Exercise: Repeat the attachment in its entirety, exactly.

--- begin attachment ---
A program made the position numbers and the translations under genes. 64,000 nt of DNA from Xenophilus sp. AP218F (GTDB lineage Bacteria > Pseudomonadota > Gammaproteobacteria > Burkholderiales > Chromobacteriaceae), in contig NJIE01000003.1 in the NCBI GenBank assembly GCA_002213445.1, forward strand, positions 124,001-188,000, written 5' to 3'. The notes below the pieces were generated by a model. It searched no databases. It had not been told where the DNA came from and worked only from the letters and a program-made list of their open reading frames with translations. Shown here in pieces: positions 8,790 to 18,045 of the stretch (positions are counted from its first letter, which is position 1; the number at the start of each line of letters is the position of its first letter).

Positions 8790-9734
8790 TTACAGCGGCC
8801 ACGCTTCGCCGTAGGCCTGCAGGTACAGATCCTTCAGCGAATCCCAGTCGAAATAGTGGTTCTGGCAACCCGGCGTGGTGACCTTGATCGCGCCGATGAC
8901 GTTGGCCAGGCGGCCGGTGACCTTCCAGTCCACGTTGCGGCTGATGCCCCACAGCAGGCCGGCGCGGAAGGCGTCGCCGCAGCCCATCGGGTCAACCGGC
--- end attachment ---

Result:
A program made the position numbers and the translations under genes. 64,000 nt of DNA from Xenophilus sp. AP218F (GTDB lineage Bacteria > Pseudomonadota > Gammaproteobacteria > Burkholderiales > Chromobacteriaceae), in contig NJIE01000003.1 in the NCBI GenBank assembly GCA_002213445.1, forward strand, positions 124,001-188,000, written 5' to 3'. The notes below the pieces were generated by a model. It searched no databases. It had not been told where the DNA came from and worked only from the letters and a program-made list of their open reading frames with translations. Shown here in pieces: positions 8,790 to 18,045 of the stretch (positions are counted from its first letter, which is position 1; the number at the start of each line of letters is the position of its first letter).

Positions 8790-9734
8790 TTACAGCGGCC
8801 ACGCTTCGCCGTAGGCCTGCAGGTACAGATCCTTCAGCGAATCCCAGTCGAAATAGTGGTTCTGGCAACCCGGCGTGGTGACCTTGATCGCGCCGATGAC
8901 GTTGGCCAGGCGGCCGGTGACCTTCCAGTCCACGTTGCGGCTGATGCCCCACAGCAGGCCGGCGCGGAAGGCGTCGCCGCAGCCCATCGGGTCAACCGGC